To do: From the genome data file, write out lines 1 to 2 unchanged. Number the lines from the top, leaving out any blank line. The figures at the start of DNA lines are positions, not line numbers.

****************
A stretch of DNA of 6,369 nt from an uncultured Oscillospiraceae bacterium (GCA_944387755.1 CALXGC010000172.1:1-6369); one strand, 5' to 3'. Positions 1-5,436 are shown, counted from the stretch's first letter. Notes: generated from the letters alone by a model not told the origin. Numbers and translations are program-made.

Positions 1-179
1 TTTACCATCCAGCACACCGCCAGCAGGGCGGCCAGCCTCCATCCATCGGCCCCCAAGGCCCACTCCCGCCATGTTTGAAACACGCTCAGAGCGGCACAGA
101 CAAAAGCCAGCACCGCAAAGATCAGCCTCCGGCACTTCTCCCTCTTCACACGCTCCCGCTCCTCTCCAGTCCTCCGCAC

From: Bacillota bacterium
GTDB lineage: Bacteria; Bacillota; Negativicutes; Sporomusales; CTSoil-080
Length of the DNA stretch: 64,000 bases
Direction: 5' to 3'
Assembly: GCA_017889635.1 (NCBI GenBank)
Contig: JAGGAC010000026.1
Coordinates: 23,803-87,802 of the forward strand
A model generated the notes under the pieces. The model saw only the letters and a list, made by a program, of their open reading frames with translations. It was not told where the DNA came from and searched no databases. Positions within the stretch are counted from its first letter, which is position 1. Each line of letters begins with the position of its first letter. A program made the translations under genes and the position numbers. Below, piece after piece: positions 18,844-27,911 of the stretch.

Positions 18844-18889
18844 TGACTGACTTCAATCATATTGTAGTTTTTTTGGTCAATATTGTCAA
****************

A stretch of DNA of 6,369 nt from an uncultured Oscillospiraceae bacterium (GCA_944387755.1 CALXGC010000172.1:1-6369); one strand, 5' to 3'. Positions 1-5,436 are shown, counted from the stretch's first letter. Notes: generated from the letters alone by a model not told the origin. Numbers and translations are program-made.

Positions 1-179